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Food Fight Erupts Over Popular Chinatown Greenmarket

A produce vendor at the Forsyth Street green market.
A produce vendor at the Forsyth Street green market.
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DNAinfo/Patrick Hedlund

CHINATOWN — Street-vending supporters gathered at a greenmarket on Forsyth Street Wednesday to charge police with “harassing” vendors at the bustling open-air bazaar located at the foot of the Manhattan Bridge.

Members of the Street Vendor Project at the Urban Justice Center claimed police have been unfairly targeting the high-traffic market by issuing hundreds of summonses to sellers who serve a predominantly Asian clientele.

They reported more than 2,000 tickets were issued to vendors there in 2009 and 2010 for offenses ranging from overflowing items in public space to parking and sanitation abuses. Advocates added that vendors at the popular outdoor market in Union Square have comparatively received “no more than a handful” of summonses for similar offenses.

Produce vendors line Forsyth Street next to the Manhattan Bridge.
Produce vendors line Forsyth Street next to the Manhattan Bridge.
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DNAinfo/Patrick Hedlund

“The bigger issue is, why are you harassing the vendors at this market when they’re doing a good thing?” said Sean Basinski, executive director of the Street Vendor Project. “What is that doing to the health of Chinatown?”

The 5th Precinct — which Basinski claimed is leading the ticketing blitz — has stood by its actions, saying the block had become filthy and that scofflaw motorists park their produce trucks on the curb overnight in violation of parking regulations.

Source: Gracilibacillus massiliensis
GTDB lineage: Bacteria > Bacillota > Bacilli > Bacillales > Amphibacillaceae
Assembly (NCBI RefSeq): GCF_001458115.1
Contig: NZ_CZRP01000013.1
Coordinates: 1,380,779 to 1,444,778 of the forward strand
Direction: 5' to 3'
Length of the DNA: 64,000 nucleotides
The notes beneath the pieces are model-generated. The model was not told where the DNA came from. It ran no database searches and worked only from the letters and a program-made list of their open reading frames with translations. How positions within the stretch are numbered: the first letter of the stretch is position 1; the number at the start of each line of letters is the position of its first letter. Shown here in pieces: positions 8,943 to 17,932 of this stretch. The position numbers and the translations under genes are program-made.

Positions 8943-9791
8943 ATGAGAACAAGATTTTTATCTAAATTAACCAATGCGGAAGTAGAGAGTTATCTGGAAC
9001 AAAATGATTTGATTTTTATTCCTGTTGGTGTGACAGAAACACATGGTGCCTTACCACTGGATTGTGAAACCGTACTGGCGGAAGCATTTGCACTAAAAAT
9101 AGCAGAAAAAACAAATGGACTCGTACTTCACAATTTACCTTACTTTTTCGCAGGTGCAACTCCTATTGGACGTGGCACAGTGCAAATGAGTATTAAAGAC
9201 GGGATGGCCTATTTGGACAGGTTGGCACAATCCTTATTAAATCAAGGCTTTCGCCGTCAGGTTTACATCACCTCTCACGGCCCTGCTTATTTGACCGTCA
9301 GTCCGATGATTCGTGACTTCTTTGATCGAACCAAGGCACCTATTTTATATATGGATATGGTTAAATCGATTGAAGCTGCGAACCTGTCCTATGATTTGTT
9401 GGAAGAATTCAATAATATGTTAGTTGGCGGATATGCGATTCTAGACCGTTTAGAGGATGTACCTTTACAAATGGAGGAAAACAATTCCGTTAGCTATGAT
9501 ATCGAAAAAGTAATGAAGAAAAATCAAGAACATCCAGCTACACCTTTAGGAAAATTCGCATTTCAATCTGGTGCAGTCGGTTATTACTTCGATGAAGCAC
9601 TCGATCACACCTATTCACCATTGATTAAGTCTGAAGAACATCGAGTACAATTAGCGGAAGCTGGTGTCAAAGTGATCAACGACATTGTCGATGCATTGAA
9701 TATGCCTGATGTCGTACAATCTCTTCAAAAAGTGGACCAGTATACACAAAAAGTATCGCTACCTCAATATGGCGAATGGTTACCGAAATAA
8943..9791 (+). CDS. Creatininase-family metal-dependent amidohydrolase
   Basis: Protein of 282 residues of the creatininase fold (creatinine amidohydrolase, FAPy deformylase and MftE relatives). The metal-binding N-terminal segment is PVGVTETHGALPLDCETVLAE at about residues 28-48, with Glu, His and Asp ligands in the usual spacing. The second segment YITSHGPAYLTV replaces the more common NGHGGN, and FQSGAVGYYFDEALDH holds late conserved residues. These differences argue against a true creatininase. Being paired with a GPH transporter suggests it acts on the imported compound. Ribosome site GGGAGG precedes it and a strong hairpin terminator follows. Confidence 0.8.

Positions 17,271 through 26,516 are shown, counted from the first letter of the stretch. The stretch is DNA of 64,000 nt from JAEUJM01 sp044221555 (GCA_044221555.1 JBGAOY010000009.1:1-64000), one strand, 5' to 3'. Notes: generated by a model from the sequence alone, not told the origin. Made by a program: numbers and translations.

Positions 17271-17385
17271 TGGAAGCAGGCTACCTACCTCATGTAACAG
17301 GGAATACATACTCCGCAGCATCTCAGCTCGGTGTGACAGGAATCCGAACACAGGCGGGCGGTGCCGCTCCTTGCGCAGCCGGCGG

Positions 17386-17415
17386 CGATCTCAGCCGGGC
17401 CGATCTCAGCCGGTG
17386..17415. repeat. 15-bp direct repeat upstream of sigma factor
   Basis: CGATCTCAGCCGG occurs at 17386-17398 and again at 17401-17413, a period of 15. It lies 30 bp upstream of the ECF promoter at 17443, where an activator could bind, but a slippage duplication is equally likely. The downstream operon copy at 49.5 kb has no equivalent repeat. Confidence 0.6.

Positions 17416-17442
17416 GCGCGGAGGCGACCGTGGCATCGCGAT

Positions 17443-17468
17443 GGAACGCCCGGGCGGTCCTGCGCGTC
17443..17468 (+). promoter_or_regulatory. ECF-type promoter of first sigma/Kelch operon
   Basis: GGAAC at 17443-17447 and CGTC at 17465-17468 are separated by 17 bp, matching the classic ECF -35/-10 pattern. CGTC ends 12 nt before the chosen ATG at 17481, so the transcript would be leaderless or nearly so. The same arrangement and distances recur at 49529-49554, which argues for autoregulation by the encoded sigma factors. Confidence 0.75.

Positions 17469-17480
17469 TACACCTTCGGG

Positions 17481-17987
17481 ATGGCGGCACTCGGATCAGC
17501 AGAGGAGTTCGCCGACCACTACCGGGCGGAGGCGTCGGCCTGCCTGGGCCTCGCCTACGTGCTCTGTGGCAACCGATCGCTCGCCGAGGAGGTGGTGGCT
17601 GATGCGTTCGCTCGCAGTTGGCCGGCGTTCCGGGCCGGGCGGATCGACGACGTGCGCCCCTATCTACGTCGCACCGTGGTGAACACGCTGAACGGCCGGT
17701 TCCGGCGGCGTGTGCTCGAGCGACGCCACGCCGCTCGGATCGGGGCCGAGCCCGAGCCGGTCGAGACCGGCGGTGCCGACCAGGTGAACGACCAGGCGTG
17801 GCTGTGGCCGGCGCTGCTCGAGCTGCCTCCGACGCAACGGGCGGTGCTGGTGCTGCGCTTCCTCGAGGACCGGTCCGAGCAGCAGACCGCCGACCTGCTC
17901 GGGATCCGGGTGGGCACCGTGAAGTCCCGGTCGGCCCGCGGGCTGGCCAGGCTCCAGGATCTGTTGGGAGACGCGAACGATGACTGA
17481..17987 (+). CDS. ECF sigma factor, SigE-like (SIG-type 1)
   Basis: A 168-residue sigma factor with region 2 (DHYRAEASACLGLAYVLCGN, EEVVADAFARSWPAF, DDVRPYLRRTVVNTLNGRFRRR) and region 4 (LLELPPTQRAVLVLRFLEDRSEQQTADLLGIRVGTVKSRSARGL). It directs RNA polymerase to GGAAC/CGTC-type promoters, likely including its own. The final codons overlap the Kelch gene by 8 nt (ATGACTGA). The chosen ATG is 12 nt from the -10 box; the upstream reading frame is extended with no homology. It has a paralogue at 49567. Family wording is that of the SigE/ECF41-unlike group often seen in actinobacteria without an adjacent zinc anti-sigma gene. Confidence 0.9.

“That place looked like a zoo,” the precinct’s commanding officer, Inspector Gin Yee, said at a community council meeting last month, noting that vendors throw rotting produce onto the sidewalk and street, and also don’t properly refrigerate their food.

“We’re going to clean it up."

Barricades were recently placed along Forsyth Street next to the market to prevent trucks from parking there — a move Basinski claimed was used to cripple vendors on the stretch.

“They were grasping at straws,” he said of the enforcement measure. “The main thing is for the police to lay off.”

Nonetheless, Yee stood by the precinct’s actions, adding that sanitation crews needed to access the curb for street cleaning and that the wall next to vendors had to be scrubbed of graffiti.

“We’ve had relaxed enforcement for years. We’re going to clean up this mess now,” he said at the meeting last month. “We have vendors that basically break all the rules.”

Advocates argued that the vendors are vital to Chinatown because they provide cheap fruit and vegetables to low-income residents.

“This is what the city claims they want,” said Street Vendor Project board member Bernard Haynes, of the city’s support of greenmarkets. “I think they’re biting off their nose to spite their face.”

The city intends to expand the curb space next to the bridge where the vendors operate under a plan to redevelop a derelict public plaza nearby.

Supporters of the market also called on the City Council to pass pending legislation that would lower the maximum fine for street vendors from $1,000 to $250.

One Upper West Side resident who regularly visits the Forsyth Street market for its inexpensive fare said she can’t afford to shop elsewhere for fresh produce.

“At least they have a reasonable price,” said Marizel Woody, 49, who added that vendors are friendly and will often throw in extra items at no charge. “I come here every day. They’re cheaper and better.”